Most electrical codes require just one outlet in the garage. And that’s just what most builders give you—one measly outlet for all your tools and toys. If you have open studs, you can easily run wire and add outlets as long as you follow a few basic rules (find articles about garage wiring here).
If your walls are covered, you don’t have to cut into them to run wires. Instead, you can mount metal or plastic wiring channels and outlet boxes right on the wall.
Fishing Rod Organizer
I got sick and tired of my fishing rods getting tangled, so I came up with this easy fishing rod organizer. All you need is a length of 3-in.-diameter PVC pipe and a foam swimming pool noodle. Drill 1-in. holes spaced every 4 in. in the PVC pipe. Use a utility knife to cut slits in the foam noodle, spacing them 4 in. apart. Line up the pool noodle on the wall so that at least two of the slits sit over studs. Pull those slits apart, slide in a fender washer, and screw the noodle to the wall with 2-in. screws. Then screw the PVC pipe to the wall beneath it at a comfortable height and insert your fishing rods. Look Ma, no more tangles!Also, check out our favorite camping hacks that you’ll wish you knew earlier.
Neat and Tidy Pet Food Dispenser
Slide open the ‘blast gate’ and food falls into the dish. A hinged top allows easy refilling. Get the instructions to make your own pet food dispenser. Check out these 10 really cool pet products you’ll want to pick up.
I store my heavy air compressor on a mechanic’s creeper to make it easier to move around my shop and to take out to the garage or driveway. I bought my creeper at a yard sale for $15 and I love it. — Neal Halsey
If you don’t do your own car maintenance but have a mechanic’s creeper stowed away in your garage, this is another use for the handy rolling platform. Air compressors can be very heavy and cumbersome to haul around your workshop or garage, so putting it on wheels can save you a lot of sore muscles later on! And, depending on the size of your compressor, there may be enough room to store your compressor hose on the creeper, too.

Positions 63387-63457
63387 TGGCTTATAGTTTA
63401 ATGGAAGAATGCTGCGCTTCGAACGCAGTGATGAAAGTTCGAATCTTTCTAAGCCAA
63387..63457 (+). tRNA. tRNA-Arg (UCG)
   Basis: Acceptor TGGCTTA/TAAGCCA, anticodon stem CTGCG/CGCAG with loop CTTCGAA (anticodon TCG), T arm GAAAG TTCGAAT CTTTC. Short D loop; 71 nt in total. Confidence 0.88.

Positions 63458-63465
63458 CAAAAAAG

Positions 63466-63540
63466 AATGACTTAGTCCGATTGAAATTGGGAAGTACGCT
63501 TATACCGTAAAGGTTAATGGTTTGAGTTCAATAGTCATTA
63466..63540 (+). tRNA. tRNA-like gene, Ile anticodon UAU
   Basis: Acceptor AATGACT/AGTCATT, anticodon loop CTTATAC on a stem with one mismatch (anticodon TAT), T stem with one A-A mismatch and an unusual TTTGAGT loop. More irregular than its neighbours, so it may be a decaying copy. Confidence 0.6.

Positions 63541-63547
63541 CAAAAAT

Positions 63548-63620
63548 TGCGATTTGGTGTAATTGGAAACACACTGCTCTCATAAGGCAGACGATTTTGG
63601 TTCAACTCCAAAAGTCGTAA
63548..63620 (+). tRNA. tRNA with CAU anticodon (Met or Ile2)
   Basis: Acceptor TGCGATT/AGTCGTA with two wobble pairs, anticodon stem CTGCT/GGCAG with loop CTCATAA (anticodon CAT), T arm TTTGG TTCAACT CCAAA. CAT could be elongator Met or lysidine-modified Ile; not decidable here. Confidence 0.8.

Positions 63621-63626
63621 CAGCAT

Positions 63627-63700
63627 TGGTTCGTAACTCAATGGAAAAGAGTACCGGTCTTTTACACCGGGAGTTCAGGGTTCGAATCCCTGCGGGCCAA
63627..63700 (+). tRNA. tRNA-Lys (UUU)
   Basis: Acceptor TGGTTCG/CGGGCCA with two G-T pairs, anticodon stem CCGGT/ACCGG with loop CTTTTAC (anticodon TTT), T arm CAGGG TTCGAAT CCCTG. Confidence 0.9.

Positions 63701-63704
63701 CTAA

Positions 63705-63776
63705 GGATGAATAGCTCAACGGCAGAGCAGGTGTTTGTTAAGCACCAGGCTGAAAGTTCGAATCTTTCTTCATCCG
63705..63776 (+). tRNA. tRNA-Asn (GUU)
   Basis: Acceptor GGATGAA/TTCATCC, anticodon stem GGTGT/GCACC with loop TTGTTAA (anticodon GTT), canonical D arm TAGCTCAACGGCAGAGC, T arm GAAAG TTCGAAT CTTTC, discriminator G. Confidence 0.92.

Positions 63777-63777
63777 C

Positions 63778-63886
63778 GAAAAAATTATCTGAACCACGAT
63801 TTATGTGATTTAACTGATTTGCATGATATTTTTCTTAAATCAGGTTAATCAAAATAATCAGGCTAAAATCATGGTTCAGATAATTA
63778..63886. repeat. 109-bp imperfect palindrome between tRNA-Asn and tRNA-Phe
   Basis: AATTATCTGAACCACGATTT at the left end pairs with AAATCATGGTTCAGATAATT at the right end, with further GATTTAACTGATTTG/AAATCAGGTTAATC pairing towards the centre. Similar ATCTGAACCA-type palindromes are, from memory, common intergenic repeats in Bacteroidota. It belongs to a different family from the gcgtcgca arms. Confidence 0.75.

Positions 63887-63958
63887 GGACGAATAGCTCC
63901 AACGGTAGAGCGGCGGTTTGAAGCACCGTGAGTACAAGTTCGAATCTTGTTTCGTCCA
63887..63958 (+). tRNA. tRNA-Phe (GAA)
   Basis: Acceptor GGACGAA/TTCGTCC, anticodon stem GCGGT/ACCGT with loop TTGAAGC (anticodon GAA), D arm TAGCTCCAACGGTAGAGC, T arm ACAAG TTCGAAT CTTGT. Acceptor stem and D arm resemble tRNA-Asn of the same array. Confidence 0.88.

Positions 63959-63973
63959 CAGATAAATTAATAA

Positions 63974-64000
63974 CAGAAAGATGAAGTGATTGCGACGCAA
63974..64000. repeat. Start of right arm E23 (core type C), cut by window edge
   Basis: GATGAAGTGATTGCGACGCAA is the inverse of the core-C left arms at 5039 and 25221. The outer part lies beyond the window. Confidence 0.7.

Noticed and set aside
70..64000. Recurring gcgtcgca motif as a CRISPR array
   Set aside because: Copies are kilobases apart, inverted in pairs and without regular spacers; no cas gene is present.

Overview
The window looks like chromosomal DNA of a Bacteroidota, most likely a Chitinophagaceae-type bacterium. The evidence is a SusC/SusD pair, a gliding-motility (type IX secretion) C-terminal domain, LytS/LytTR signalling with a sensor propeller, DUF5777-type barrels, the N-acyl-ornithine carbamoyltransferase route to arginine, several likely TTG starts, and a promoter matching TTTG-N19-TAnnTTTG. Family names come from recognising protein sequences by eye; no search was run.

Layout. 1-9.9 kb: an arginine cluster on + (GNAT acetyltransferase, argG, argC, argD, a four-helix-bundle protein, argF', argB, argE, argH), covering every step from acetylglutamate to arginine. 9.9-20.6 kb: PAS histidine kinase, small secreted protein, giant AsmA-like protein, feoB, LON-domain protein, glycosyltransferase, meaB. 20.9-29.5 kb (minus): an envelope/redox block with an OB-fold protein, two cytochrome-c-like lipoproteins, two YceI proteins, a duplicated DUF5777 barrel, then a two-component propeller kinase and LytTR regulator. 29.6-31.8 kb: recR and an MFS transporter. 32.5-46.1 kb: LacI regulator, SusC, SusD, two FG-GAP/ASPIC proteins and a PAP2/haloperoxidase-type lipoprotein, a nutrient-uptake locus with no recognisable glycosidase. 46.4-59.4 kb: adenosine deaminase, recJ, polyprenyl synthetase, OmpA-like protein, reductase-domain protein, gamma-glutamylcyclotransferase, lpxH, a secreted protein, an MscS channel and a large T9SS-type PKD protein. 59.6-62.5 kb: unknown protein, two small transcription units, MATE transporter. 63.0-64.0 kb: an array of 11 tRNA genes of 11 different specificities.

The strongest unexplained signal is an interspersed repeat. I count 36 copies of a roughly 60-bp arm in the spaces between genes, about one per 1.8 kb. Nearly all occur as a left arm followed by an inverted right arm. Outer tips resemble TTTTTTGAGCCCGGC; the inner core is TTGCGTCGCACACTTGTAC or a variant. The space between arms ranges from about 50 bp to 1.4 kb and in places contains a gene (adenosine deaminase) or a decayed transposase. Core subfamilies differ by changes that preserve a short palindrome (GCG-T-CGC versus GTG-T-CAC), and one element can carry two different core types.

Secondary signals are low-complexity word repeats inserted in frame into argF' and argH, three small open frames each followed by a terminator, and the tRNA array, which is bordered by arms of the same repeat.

Keep Ladders Out of the Way
Hang ladders from the ceiling so they don’t hog prime storage space. The rollers on this simple carriage let you easily slide in one end of the ladder, then the other. The materials you’ll need are all inexpensive. Fasten the corner braces to ceiling joists with 2-in. lag screws. Secure the ladder with an elastic cord so it can’t roll out and fall.
Insulate the Garage Door
Studies done by garage door manufacturers prove that an energy-efficient R-18 insulated garage door can keep your garage about 12 degrees warmer in winter months and about 25 degrees cooler in summer. That reduces energy loss along the insulated walls and ceiling. Here’s how to do it yourself.
See Ya, Door Dings!
I noticed several dings on my car door from opening and banging it against the garage wall. My grandkids had outgrown their pool noodles and I was about to throw the pool noodles away, but then I thought, “Whoa, this could be the solution!”
I cut the pool noodle in half, the long way, with a utility knife and fit it onto the studs in my garage. The pool noodle should stay put on its own, but for a more permanent solution, you can adhere the pool noodle to the studs with construction cement or a couple of nails. — John Greene. Voila, no more door dings.
Our Favorite Garage Wall System
Bungee Cord Trash Bag Holder
I am not a fan of bungee cords because they usually don’t hold well. Evidence of this is the number of cords that I’ve picked up along the highway during my runs. But I found a use for them as a means of holding trash can liners in place on my large workshop trash can. — Ed Hunkele
Simply overhang the trash bag along the top of the trash can and secure the bungee cord on top of the bag. You can hook two bungee cords together, if one isn’t long enough to go around the top of your trash can.